MISSION, Texas (Border Report) — The disbursement of CARES Act funds for smaller Texas communities — especially those on the border — has been unnecessarily delayed by Gov. Greg Abbott, and the funding formula for rural areas is unfair, two Texas border congressmen told Border Report this week.
U.S. Reps. Henry Cuellar and Filemon Vela, both Democrats who represent border communities in South Texas, question why Abbott has not distributed funds that Congress approved on March 27.
Cuellar hopes to get some answers during a meeting with state leaders scheduled for Friday
He said that in his congressional district, only the heavily populated counties of Bexar and Hidalgo have received direct federal stimulus funding from the Coronavirus Aid, Relief, and Economic Security Act, or CARES Act. That is because those counties have at least half a million people. The rest haven’t received much-needed stimulus money.
Likewise, Vela said that only Hidalgo County, which also makes up a portion of his large geographic district, has received funds while all of his other Gulf Coast constituencies have been waiting for the state to distribute the funds.
“The state got $8 billion-plus directly, with responsibility to distribute at least $1.8 billion to counties and cities. If the state distributed that money in proportion to what the federal government did to the bigger places, the counties (and cities within) would get their fair proportion. The governor has apparently chosen not to do that and they are for now getting much less,” Vela said.
When Congress approved the $2 trillion CARES Act, it provided $150 billion for state and tribal governments to distribute. Communities with populations over 500,000, however, could receive direct federal funds from the Department of Treasury. Twelve of the state’s most populated areas, like Hidalgo County, did just that. Hidalgo County this week received $151 million in stimulus money, said U.S. Rep. Vicente Gonzalez, a Democrat who lives in McAllen.
For the other areas, the state is supposed to distribute the money. That amounts to $1.85 billion for the state’s remaining 242 counties. And the congressmen say this delay is hurting poor, border communities where unemployment is in double-digits.
“The State of Texas is not giving the money out like they got the money. They’re putting certain strings on it,” Cuellar said. “Why are they putting certain strings on the small counties when we didn’t do that to the big counties, or to the State of Texas?”
Cuellar said he intends to ask them those questions during Friday’s meeting. He also wants to know why the state is keeping 55% of the funds, which amount to $6.1 billion, and for what they intend to use it.
The congressmen also say it is unfair that the state government has decided to pay out only $55 per person to counties and communities with fewer than 500,000 people when the federal government calculated the CARES Act based on $172 per person. Currently, the 12 large counties in Texas over 500,000 received payments based on $172 per person.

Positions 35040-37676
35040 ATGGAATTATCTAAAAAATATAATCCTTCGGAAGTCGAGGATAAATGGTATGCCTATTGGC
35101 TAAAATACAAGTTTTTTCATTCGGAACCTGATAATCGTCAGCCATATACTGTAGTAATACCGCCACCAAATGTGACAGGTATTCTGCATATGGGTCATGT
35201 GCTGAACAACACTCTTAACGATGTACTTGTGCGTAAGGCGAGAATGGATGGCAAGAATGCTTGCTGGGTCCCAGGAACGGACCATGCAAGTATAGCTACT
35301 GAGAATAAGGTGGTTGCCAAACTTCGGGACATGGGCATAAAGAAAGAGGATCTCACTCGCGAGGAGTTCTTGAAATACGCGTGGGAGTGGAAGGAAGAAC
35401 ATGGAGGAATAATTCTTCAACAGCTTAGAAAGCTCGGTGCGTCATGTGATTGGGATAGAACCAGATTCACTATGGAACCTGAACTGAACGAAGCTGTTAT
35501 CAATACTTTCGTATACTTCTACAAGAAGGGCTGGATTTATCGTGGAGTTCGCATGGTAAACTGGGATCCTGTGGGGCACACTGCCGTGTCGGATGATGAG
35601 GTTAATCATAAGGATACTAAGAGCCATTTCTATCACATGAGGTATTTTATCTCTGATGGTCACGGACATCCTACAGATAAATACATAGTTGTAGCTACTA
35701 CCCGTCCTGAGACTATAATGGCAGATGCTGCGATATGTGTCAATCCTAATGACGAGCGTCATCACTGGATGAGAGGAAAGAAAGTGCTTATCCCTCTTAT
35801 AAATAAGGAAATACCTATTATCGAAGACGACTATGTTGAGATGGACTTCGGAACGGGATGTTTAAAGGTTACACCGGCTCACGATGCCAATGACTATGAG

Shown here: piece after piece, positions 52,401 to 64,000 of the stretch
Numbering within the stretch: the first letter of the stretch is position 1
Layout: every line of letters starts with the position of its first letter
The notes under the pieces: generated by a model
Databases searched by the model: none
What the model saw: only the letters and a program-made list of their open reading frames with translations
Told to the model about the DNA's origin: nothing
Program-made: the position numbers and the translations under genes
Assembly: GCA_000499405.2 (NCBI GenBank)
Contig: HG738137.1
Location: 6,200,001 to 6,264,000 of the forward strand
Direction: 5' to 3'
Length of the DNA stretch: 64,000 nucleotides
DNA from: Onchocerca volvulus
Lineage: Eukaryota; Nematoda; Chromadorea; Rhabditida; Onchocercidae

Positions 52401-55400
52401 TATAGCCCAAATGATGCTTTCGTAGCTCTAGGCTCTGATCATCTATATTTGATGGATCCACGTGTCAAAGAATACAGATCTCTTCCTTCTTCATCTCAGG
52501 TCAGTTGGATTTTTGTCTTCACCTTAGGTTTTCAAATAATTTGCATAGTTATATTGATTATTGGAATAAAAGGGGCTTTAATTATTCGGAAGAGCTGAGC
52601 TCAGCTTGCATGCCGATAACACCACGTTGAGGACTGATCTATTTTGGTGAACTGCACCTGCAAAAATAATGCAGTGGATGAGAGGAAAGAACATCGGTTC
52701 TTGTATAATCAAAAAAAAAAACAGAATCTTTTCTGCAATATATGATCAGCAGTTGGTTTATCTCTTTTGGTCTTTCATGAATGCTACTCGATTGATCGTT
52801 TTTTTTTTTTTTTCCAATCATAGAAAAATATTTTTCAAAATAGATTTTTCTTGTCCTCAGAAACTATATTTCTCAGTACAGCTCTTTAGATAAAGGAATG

That will affect rural areas, like Starr County, which are struggling.
Starr County Judge Eloy Vera on Wednesday said his South Texas county of 64,000 currently has an unemployment rate of 15% — double what it was 18 months ago.
Starr County is expected to receive $11.5 million. Webb County, which includes Laredo and is home to 275,000 people, is expected to receive $49 million. Cameron County — the state’s 13th most populated county with 421,750 people and just shy of the 500,000 mark — is waiting on about $76 million, Vela said.
Texas is receiving the second-most funds of any state from the CARES Act, after California, which is getting $15.3 billion, according to the Congressional Research Service. The other Southwest border states of Arizona and New Mexico are getting $2.8 billion, and $1.25 billion respectively.
Efrén Olivares, racial and economic justice program director for the nonprofit Texas Civil Rights Project, on Thursday told Border Report that withholding funding to poor and border communities only hurts those who need the monies most.
“That again goes to show that communities that are originally marginalized and are now in the middle of this pandemic with high levels of unemployment that we’re seeing need assisting the most, and if they are not receiving it they are being doubly being marginalized,” Olivares said. “It is part of this administration’s discrimination against brown communities along the border.”
It is part of this administration’s discrimination against brown communities along the border.”Efrén Olivares, racial and economic justice program director for the Texas Civil Rights Project
On Friday, Congress is expected to vote on additional stimulus measure, the Health and Economic Recovery Omnibus Emergency Solutions Act, or HEROES Act, which would appropriate $3 trillion in coronavirus relief funds. If passed as currently proposed, $375 billion would go to local governments and counties, including $125 billion to municipalities. These funds would help to supplement cities and counties with less than 500,000 residents who did not meet the population threshold set by the Department of Treasury in the CARES Act.
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